Friday, January 22, 2010

It's snowing, hows your insurance?

It's snowing here in Yucaipa and that is pretty rare for us to have it stick.

So what about your insurance? If a tree, overburdened by snow, dropped a limb on your roof and damaged it you would be covered, even if it fell on a car parked in front of your home or on your neighbor’s property.

If you were in a car accident, you would be covered too.

What about when the snow melts? Do you live near a mountain side, a creek, or a low lying area? What if water, mud and other debris flow into your house?

You would most likely have little if any coverage.

Why? Because that is the definition a flood. Water flowing into your dwelling from outside, then receding or flowing back out. Homeowner’s policies do not cover flood and in California earthquake damage is also excluded. You have to buy these two policies separately in addition to your homeowners insurance.

But you are not worried. Your realtor would have told you if you were in a flood area, right? Certainly your lender would require flood insurance if you needed it, wouldn't they?

Ask the people of New Orleans. Many lenders did not require flood insurance on homes that were in a flood plain. Insurance carriers like State Farm and Allstate blamed as much damage as they could on flood waters so that they could avoid paying out.

Also, with revised flood maps, many homeowners are getting letters from their lenders saying they need flood insurance now when they have not required it in the last 5, 10 or 20 years. Adding to the anxiety is they very definition of a flood. Look at it again. It's says any water, debris, etc. flowing into a structure from outside. It does not define a cause. You could have a broken water main up the street, a fire hydrant get hit by a car, and you have a flood.

It's worth checking with your agent or your county flood control office to see what type of flood zone you are in and the decide if you want or need flood insurance. Many of us will be just fine with out it. But be aware of what your homeowner’s policy covers and what it does not.

Monday, January 4, 2010

New Flood Maps Causing Water on The Brain for some Homeowners and Realtors.

Since 2003, FEMA has been updating many of the nations flood maps. The maps for San Bernardino, Riverside, Los Angeles, Orange, and Ventura counties have all been updated in 2009.

The result of this is that some properties that were not in a flood area under the old maps are now in a flood zone.

Lenders are now starting to use the new maps and area notifying homeowners that they are now in a flood zone and need to purchase flood insurance or the lender will purchase it for them. This could change your monthly mortgage payment drastically since most of the loans that will require flood insurance are government insured (FHA, VA, Freddie Mac, Fannie Mae) and are required by the federal government to have flood insurance if they are in a flood zone.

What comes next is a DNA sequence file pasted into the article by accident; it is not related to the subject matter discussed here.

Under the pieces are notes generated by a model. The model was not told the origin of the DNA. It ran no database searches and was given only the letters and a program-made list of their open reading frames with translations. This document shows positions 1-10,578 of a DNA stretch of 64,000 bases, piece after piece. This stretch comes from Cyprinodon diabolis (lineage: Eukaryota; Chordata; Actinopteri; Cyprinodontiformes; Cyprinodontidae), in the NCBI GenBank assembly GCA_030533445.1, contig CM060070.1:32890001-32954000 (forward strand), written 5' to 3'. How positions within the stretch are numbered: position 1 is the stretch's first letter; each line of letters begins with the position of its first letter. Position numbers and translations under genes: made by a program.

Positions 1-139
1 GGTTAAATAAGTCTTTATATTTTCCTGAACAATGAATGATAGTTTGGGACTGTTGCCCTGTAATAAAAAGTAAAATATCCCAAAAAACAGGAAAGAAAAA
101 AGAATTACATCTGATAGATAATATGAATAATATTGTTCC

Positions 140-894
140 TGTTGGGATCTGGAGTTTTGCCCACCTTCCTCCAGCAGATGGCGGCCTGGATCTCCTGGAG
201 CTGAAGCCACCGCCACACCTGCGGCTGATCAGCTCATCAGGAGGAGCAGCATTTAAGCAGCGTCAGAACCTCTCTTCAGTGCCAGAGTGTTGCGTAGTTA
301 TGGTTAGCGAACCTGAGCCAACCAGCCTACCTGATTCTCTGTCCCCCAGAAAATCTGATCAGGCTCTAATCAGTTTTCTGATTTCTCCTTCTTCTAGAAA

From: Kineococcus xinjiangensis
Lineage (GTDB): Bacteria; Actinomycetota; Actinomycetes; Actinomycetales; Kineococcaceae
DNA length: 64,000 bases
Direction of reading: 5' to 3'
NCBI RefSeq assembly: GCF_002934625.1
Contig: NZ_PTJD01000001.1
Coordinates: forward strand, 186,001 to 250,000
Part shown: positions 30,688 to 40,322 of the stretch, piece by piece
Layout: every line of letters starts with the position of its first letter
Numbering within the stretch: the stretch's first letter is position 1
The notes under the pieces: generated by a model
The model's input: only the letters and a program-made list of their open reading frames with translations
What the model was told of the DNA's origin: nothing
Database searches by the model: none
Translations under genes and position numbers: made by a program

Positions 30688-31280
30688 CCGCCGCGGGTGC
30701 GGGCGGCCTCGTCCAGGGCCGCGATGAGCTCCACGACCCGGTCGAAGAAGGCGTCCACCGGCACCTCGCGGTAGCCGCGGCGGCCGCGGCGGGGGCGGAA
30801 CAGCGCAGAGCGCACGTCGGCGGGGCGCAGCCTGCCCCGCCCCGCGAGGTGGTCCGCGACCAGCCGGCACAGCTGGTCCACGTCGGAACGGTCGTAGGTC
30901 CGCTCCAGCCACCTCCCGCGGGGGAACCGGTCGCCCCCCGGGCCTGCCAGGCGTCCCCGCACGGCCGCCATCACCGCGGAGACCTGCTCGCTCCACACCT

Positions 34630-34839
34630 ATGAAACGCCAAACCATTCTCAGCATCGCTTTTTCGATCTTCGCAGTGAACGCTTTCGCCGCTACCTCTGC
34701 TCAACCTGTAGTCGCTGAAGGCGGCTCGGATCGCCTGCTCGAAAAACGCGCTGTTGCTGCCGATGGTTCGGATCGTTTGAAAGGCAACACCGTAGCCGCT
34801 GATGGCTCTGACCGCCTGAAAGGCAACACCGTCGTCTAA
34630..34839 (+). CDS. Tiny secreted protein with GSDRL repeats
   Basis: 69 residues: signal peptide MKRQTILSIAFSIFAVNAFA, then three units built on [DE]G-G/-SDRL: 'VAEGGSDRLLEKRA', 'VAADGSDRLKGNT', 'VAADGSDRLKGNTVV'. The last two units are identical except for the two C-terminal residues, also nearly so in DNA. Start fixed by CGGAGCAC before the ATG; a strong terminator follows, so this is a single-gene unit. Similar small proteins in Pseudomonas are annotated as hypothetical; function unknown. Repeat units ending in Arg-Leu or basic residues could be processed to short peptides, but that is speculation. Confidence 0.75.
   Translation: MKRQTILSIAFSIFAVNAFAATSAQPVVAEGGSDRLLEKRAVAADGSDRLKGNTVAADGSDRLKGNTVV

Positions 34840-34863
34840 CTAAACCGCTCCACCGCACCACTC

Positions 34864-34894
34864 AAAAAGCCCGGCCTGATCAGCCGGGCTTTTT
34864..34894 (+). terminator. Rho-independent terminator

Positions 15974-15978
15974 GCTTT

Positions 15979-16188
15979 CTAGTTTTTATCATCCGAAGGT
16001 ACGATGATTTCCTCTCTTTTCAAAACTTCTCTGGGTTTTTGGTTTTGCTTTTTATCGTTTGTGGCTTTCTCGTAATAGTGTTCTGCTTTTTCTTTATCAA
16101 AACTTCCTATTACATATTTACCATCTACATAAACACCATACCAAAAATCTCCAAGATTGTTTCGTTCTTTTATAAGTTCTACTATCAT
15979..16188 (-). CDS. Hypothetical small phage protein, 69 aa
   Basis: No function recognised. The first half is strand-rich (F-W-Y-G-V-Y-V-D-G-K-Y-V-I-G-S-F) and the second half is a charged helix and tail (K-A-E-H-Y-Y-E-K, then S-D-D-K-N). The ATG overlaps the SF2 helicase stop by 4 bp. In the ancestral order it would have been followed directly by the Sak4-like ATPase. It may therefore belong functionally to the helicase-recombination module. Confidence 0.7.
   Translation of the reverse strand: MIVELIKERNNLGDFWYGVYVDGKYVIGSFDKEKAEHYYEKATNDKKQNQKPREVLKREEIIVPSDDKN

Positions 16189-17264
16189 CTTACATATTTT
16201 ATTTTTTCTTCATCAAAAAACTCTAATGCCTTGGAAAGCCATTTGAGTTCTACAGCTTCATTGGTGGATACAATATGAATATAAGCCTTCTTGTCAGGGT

If you are buying a home, flood insurance can make or break a deal. If you are buying a home and you are qualified by your lender for a certain amount of payment based on your income and other factors, the lender calculates your payment including insurance and taxes. Any changes in property taxes or insurance cost could disqualify you from getting the loan.

In some areas, local governments are stepping in and ordering detailed studies from local surveyors to challenge the maps. There are also private groups forming to protest the updated maps. In some areas and in some circumstances, the new maps may have been created based on inaccurate information. But just because the house next door is classified as no longer being in a flood zone, yours may still be in a flood zone according to the new maps.

Why would FEMA update their maps now? Well, the maps in some areas were at least 40 years old according to the LA Times. There has been construction of storm drain systems, flood control channels and dams in some areas along with the construction of new homes and shopping centers. All of these things affect the way water flows over the landscape of an area. Another troubling factor has been that in areas where there are levies, the levies are old, poorly maintained and have actually been de-certified since their effectiveness in a major storm is questionable and they could fail just as the levies in New Orleans failed in 2005.

Why didn’t your Realtor tell you about this? Most of them are not yet aware of the changes. Another thing is that when you bought the property, the old maps were in use and it may have shown as not being in a flood zone at that time.

To see the La Times article, go to,0,6016681.story

If you are affected by these changes, you can contact the County Flood Control office.

San Bernardino County Flood Control (909) 355-8800

Riverside County Flood Control (951) 955-1200

You can also check your flood zone at http:/ or call us for a flood determination.